Patti was a strict disciplinarian. If something occurred in class, she handled it immediately. She'd make the student call home if necessary, and explain what they did, and then she'd talk to them afterwards. I thought this was a noble idea. That was the first bit of wisdom. Don't hesitate, if need be, handle things right away...AND be consistent.

Patti and I would talk for the last 10-15 minutes of our prep time every day. We wouldn't necessarily talk about school every time. We'd talk about life, family, and things going on outside. I enjoyed this time with her. We really developed a bond during the semester I was there. I could just feel the connection, and I absorbed what I could.

Another bit of wisdom that Patti instilled in me was "don't procrastinate." If you have something to do, get it done. Don't put it off, because you'll never get your best work out of you if you have a good idea and then let it sit on the back burner stewing. Since then, at least in regard to work, I've done things right away. It has made a difference.

The weeks flew by during my student teaching. I was involved in all areas of her classroom. I was put in charge of teaching her math class early into the year. What a valuable learning experience for me. It enabled me to learn myself what it took to teach.

I was inspired by Patti. She boosted me up every day, and let me know how I was doing. If I needed correction, she'd do it, and explain why, and how to fix it. She also gave me some more crucial advice. Try not to take anything home with you. What she meant was, mentally, enjoy my evenings, and try not to let little things from school sit in my mind. Enjoy, experience, and life will open up doorways.

The semester was drawing to an end. Patti kind of talked me into accepting the invitation to speak at the teaching department's banquet. I eventually did, and still have the notes from the speech. I can see now that she helped me out in saying what I said that day, by what she showed me over those few months. I probably wouldn't have accepted the invite without her coaxing, but I'm glad I did it.

Patti organized a big party on my last day. She had all the students make cards, arranged for a cake, flowers, and a lot of well-wishing. She told me that she was skeptical about having another student teacher, but that I made it well worth it. She told me that I was far and beyond the best she's had, or seen. That made me burst with pride. It was a great day. I was excited to be getting my degree, and now I could at least substitute teach and begin my career.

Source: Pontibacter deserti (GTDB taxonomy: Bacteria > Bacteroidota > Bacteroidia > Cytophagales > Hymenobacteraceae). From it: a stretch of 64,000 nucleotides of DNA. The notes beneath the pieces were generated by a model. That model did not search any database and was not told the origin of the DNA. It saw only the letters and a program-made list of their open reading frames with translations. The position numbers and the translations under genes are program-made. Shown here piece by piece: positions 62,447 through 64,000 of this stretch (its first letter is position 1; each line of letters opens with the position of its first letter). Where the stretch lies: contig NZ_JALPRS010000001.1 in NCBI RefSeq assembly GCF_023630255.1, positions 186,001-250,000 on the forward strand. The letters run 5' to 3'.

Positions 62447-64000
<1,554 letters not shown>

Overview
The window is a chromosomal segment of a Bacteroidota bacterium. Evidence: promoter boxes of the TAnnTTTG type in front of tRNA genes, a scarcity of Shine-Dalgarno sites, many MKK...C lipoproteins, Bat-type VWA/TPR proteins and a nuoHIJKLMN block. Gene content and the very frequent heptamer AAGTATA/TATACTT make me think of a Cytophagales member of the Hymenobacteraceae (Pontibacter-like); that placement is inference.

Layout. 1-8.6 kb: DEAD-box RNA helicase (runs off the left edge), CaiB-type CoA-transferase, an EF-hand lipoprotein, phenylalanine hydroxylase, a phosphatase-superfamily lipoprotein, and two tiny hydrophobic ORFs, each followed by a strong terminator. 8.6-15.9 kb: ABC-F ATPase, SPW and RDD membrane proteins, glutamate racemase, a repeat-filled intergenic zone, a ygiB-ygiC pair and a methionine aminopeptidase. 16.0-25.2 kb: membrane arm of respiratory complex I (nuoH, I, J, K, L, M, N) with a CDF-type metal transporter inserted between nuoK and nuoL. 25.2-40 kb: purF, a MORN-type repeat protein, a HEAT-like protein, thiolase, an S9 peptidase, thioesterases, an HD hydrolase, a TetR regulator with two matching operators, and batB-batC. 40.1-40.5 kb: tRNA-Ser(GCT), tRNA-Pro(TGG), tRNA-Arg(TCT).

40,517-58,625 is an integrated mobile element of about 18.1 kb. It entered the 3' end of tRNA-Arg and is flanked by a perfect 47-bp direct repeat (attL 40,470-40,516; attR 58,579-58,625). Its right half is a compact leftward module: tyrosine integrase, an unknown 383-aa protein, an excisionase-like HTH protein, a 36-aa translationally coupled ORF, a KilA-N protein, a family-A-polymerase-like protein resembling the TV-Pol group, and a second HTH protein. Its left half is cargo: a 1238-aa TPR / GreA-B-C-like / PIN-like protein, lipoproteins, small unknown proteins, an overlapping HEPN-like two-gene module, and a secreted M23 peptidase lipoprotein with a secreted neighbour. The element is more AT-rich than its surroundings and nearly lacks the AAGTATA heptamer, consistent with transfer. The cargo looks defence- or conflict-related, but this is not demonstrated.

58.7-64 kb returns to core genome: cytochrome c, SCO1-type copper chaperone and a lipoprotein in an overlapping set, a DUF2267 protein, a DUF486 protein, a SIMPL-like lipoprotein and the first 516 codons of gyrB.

Seven months later I interviewed for a job where I currently am teaching and got the job. I called home and told my parents the good news. The next person I called was Patti. She was very happy for me, and was surprised I called. I told her that she was the second person I called, and this touched her. I thanked her again for everything.

- - - - - - -

That fall Patti's cancer came back strong, and she wasn't able to teach. The following spring of 1998 Patti passed away.

I miss her very much, but part of her is still with me, every day when I walk into the classroom. I can still picture her smile, "masked" from the students. I remember her saying before school began that fall... "You've got to ride the broomstick for the first marking period" "They'll like you anyway, but you need to set the tone first"

I agree... it works better that way.

I also remember those bits of advice she gave me during our prep when we'd sit down and chat.
"Be consistent"
"Don't procrastinate"
"Don't take your work home with you."

I'll always remember those things, among the other wonderful lessons I learned during my student teaching from Patti DeVold. Thank you- so much!


A Funny School Story

I found this story online and wanted to share it with you:

Our district recently hired a female custodian for our elementary school. The day before she started work in our building, she had accidentally broken her glasses and had to wear her perscription sunglasses to work.

As the day began, she was involved in some repair work in the boys restroom just as the bell rang to let the children into the building. She thought she would have time to complete her work before the little boys needed to use the restroom.

Much to her surprise, the little boys entered the restroom and began using the facilities as though she was not even there. One little boy finally noticed her and exclaimed," Hey, there's a lady in here!" The little boy standing next to her calmly replied," It's ok, she's blind."